Gov. Nikki Haley is days away from beginning her second term. And that means she and her family will spend another four years in the Governor's Mansion.
"I was very aware that I was young, not well known," Haley says as she looked back with her family at her side on her first term as governor. "People were skeptical and so really and so really trying to prove real good results for South Carolina was important."
To get those results, the governor said it all started with jobs. She says she worked hard to help bring almost 60,000 of them to the state during her first term.
A lot of people obviously liked what she had done because she blew away the competition last November in the gubernatorial race.
"We were overwhelmed, to come in with that strong of a win," she says. "It just humbled me more because it showed that results matter."
First gentleman Michael Haley doesn't seem fazed by being husband of the governor.
"I think the pros outweigh the cons," he says.
He says it isn't tough living in the "fish bowl" of public life.
"Everything always has its challenges. It doesn't matter what you do, there's always going to be a challenge," he says.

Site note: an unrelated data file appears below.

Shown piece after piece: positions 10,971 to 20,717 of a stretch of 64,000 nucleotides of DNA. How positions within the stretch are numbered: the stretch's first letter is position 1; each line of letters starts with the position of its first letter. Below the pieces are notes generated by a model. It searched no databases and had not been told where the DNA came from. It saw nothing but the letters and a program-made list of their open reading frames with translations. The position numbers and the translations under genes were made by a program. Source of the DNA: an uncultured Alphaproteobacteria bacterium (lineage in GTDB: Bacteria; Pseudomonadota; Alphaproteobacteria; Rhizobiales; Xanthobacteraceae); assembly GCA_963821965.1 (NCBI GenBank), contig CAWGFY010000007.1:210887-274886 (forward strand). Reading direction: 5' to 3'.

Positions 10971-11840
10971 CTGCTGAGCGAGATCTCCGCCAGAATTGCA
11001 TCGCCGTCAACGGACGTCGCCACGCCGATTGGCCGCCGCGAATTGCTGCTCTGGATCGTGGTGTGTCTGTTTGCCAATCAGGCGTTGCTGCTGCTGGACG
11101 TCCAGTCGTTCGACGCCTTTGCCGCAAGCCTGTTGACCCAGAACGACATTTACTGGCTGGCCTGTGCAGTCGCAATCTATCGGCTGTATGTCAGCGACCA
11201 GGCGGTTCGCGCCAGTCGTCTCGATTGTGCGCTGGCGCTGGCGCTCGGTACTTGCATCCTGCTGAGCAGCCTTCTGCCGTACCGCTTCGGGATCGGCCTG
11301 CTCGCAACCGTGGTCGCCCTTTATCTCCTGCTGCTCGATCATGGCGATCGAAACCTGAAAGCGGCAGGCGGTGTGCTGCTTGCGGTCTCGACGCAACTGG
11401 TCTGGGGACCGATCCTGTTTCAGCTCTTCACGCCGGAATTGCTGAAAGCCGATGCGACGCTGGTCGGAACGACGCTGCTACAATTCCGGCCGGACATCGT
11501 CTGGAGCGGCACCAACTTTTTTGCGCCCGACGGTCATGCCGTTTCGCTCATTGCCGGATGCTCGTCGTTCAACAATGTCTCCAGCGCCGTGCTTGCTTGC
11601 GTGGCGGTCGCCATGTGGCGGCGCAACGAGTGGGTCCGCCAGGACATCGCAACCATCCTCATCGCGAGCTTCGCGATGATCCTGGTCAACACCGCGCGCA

Michael served in the Army and the South Carolina National Guard, but doesn't anticipate being deployed overseas again as he was to Afghanistan for a year.
The governor's daughter, Rena, 16, really enjoys being a cheerleader and loves to dance. Rena echoes her father's sentiment about public life.
"I would say it's different but it's a lot of fun, and like my dad said, there's a lot of pros and cons. But the pros definitely outweigh the cons," Rena says.
Nalen is 13 and in seventh grade, and loves basketball so much, he even named two of his pet frogs after NBA stars: Lebron and Dwayne. On the grounds of the Governor's Mansion, there is a basketball goal across the driveway from a trampoline.
Nalen doesn't seem affected by life in the mansion, either.
"Well, they're still my mom and dad, and they're always there for me when I need them," he says.
Gov. Haley feels she'll be there for the people of South Carolina as well. She says if you liked her first four years, you'll love the next four.
She also says she would not leave office if asked to serve as vice president by a presidential candidate.
"I'm staying put," she insists. "I'm not going anywhere."